We know that there are many cases, where statutory services have had to intervene in family conflicts and take over the care of children. Many NCWS offices address this extremely demanding task in the best way possible. At the same time we regularly observe examples where NCWS appears to be a dysfunctional organisation performing erroneously with subsequent serious consequences.

We observe cases where NCWS is failing to recognize obvious child abuse and serious lack of care within families. Thus they do not act timely with adequate interventions, which might have saved children from an unacceptable life situation. In such circumstances, developing and agreeing on better methods of assessment will help children, suffering due to lack of care, so they may get adequate help quickly.

On the other hand there are cases where the NCWS remove children from their homes based upon very weak evidence, characterised by speculative interpretation, discrepancy and disagreement between assessments and conclusions, and missing quality of adequate measures that might otherwise have brought about change.

A serious matter is the lack of legal rights for families resulting from the close link between many expert psychologists and the NCWS. NCWS is in many cases the psychologist’s principal employer, and tend to engage the same expert psychologist in different cases . This may easily lead to creating a close relation between the  psychologists appointed and the particular municipal office of the NCWS. For the experts these are well paid assignments, and many professionals have these child protection cases as their only source of income. Thus the assigned expert witnesses may easily prefer to state expert opinions that support decisions already taken by the NCWS. Thus we encounter a situation of serious impartiality and conflict of interest, which may constitute impaired legal protection of the vulnerable families involved in NCWS decisions.

When expert witnesses submit their reports and give evidence in the Courts, we frequently observe that the observational basis upon which they report is in many cases limited and not well founded. The expert witness meets the family maybe a few times and to a great extent they base their assessments on the documentation already submitted by the NCWS, lacking a critical and scientific approach to the material they have at hand. Hence, their assessments and conclusions tend to be superficial and speculative and without in-depth analysis of the complexity of the case. Nevertheless, statements by expert appointed by the NCWS are given excessive emphasis when presented in court. Judges are frequently entrusting the decision to be made by the expert witness when appointed by NCWS or the court.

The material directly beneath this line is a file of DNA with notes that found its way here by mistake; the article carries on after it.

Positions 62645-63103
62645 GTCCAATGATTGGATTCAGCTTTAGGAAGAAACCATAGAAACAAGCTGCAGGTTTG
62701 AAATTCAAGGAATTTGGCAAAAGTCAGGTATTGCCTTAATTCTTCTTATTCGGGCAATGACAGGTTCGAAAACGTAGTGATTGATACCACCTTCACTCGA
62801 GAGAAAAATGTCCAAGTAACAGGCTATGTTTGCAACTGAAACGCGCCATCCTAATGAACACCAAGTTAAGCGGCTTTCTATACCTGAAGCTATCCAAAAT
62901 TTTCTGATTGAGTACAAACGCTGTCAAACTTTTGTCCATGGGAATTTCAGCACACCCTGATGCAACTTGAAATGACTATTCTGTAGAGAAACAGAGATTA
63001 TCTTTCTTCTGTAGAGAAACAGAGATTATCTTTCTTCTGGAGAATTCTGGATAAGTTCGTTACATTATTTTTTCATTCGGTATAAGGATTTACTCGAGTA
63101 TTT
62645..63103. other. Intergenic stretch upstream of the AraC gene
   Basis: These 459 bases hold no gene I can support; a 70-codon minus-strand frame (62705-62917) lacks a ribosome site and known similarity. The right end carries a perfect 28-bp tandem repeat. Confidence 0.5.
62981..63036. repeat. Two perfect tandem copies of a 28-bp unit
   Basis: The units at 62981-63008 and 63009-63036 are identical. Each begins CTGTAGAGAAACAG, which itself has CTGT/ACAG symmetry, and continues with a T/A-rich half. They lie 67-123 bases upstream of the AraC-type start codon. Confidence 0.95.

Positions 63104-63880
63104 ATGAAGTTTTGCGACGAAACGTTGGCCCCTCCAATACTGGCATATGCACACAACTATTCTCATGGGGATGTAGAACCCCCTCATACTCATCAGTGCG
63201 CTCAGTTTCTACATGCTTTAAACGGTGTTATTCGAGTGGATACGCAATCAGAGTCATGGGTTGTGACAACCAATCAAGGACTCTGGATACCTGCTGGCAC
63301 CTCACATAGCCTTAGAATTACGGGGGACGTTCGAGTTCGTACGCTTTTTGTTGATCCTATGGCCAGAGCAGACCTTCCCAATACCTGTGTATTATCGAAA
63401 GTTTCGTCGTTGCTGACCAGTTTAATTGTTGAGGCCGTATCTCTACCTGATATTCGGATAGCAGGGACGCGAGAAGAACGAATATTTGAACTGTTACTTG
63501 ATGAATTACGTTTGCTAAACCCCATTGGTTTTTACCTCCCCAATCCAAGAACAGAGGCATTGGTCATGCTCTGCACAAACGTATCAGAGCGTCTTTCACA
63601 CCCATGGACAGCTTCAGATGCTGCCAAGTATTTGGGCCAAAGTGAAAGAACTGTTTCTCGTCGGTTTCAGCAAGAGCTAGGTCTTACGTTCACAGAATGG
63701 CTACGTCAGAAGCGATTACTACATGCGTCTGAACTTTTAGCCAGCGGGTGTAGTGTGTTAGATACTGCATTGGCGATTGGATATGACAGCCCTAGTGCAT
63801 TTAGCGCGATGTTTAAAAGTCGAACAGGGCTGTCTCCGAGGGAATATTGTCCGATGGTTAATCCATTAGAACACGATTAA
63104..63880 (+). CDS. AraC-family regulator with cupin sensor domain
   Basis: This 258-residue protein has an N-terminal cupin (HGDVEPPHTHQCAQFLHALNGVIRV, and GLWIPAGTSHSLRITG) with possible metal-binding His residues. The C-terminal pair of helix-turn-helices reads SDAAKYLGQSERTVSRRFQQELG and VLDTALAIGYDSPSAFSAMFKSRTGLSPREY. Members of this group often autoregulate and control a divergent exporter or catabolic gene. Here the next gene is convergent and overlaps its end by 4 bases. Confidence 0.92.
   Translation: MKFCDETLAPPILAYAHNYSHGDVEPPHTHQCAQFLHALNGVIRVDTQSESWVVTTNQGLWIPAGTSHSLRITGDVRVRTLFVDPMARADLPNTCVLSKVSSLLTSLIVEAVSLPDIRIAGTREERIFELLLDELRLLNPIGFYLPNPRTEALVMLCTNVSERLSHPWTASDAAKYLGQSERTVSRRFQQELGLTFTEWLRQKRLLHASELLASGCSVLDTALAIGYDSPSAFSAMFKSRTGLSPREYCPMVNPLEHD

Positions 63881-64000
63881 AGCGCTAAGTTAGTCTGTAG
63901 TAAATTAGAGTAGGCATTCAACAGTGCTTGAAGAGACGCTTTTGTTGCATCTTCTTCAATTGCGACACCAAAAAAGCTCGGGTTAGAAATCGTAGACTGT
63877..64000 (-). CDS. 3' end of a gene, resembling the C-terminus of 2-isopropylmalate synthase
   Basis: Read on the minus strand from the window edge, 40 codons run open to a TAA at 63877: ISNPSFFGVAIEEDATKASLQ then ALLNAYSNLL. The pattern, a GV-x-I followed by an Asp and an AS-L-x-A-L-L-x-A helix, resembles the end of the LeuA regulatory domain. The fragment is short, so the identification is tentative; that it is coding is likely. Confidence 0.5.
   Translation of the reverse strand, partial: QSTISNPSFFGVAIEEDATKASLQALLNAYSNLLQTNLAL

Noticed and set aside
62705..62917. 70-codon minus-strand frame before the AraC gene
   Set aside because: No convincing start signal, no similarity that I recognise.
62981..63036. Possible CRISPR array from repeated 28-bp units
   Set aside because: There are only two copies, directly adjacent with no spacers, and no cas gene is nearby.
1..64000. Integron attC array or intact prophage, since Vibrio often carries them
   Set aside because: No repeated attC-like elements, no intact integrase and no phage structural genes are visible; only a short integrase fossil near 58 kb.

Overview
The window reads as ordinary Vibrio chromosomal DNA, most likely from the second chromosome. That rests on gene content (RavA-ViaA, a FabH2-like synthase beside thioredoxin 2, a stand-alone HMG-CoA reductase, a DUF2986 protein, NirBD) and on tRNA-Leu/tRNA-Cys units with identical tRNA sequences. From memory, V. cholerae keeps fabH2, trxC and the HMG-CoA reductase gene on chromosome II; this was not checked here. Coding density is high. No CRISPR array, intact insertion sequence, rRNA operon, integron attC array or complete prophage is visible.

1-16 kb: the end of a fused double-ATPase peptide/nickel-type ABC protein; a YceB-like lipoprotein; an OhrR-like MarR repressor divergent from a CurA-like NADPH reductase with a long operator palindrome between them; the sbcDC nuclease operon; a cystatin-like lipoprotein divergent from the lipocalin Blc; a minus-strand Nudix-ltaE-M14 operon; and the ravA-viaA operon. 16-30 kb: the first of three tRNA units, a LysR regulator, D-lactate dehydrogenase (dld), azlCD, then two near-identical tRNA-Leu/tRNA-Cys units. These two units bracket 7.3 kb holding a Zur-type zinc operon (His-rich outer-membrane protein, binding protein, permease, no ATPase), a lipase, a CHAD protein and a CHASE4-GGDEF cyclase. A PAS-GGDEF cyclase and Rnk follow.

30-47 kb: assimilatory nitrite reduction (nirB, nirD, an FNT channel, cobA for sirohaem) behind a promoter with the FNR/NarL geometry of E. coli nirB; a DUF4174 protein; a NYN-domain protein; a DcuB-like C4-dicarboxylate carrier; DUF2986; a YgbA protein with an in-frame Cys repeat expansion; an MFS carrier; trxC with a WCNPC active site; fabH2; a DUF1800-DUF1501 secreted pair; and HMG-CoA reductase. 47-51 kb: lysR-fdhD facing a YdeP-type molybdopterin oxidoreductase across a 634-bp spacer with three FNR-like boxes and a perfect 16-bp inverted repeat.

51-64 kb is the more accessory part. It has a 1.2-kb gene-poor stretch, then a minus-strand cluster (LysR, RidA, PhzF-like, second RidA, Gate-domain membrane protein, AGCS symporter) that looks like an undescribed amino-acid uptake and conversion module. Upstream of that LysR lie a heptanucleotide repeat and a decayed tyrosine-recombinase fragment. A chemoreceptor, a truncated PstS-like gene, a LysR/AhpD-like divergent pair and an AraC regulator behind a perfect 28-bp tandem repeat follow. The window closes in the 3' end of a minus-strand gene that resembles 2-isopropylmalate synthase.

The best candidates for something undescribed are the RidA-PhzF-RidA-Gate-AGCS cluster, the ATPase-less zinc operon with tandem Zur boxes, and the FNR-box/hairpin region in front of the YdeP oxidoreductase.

In some cases the biological parents have sufficient financial resources to appoint their own expert witness to study their case. If the new expert witness, appointed by the parents, comes to a different conclusion, the judges appear to place less emphasis on the expert witness of the private part.  Witness statements from privately appointed experts are not given the same status as those made by experts appointed by statutory services. Far too often we observe that biological parents, without sufficient financial resources, do not have any chance of a fair hearing when faced with a large and powerful statutory service. Consequently, we see that decisions, though based upon weak observations and unverified interpretations, are applied through all levels of the legal system.